Schumann opted for something of his own, ignoring the role of the individual instruments (mostly the winds and brass) as independent or individual factors, or their depicting and dramatic expressive nature or even the clarity of the musical lines. He often resorted to use the winds as a whole unit rather than individual instruments, giving the impression that all the orchestra's instruments contribute to the overall picture. That's not simply a "thick" orchestration...It is a conflicting creation of orchestral innovative impressions with predominantly conservative means. However, his Symphonies are great as works of perfectly organised and strucured Music and that's good enough.

Clara's Concerto is a very early work of a prodigy (allegedly written with the good help of her-then-best friend Robert). It sounds very fine, but her Piano Trio in g minor is her mature masterpiece, an equal partner of her husband's Trio no.3 (in the same key) of nearly the same period. There are quite a few recordings of both. Tudor has both of them in a good recording. However, for the Trio only (with other couplings), there are more: the excellent Swiss Trio (on Audite) and the bright Boulanger Trio (on ARS Produktion) offer this with Schumann's 3rd Trio, in superb performances and superlative recordings.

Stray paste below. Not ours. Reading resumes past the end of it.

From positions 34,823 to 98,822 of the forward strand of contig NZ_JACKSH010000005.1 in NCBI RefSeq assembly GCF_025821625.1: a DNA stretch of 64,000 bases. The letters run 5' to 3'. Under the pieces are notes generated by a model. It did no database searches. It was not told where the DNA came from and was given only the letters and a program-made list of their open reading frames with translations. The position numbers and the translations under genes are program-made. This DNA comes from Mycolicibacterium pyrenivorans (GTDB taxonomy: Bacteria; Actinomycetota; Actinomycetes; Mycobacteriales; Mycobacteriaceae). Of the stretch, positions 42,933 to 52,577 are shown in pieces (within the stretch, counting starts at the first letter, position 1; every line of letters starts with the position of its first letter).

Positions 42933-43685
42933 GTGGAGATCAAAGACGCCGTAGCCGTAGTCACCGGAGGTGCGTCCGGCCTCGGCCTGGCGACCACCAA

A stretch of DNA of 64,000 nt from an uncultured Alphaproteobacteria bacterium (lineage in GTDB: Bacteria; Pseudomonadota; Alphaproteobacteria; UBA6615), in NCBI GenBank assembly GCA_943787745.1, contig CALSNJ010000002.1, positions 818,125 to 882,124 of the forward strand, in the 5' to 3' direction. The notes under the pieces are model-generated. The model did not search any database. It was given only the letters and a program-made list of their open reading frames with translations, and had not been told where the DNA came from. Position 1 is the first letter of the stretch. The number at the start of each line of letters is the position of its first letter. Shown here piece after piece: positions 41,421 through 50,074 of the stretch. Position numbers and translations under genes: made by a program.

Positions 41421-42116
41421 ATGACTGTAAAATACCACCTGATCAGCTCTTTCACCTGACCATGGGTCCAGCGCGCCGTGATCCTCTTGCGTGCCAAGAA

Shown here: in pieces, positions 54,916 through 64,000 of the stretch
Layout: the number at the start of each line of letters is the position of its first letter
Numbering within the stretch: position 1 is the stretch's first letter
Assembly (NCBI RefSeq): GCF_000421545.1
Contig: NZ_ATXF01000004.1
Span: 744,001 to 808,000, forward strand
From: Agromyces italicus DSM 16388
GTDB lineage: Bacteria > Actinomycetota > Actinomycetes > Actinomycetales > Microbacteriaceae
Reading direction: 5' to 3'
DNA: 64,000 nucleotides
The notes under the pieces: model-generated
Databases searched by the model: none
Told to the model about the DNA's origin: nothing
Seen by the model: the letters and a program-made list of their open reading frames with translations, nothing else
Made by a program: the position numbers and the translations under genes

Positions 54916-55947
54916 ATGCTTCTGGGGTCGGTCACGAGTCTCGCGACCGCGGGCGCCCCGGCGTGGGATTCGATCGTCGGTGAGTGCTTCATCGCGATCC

Parla

Schummann

Parla,

It's interesting you raised the building example. I was thinking of using that in the moderator thread - i.e. until you get inside (of a building or a discussion), reactions to (what's inside the building or a particular poster's intent) may need further discussions.

A tall building is not necessarily a great one. It is also subjective. A 10 story building may not be tall in New York, but perhaps so in Siberia. Yes - if like me, one is least attracted to Schumann's 3rd among the 4, he/she should not denigrate it - because others have the right to value that work as a great one. Exactly what is the worth of the Beethoven 5th is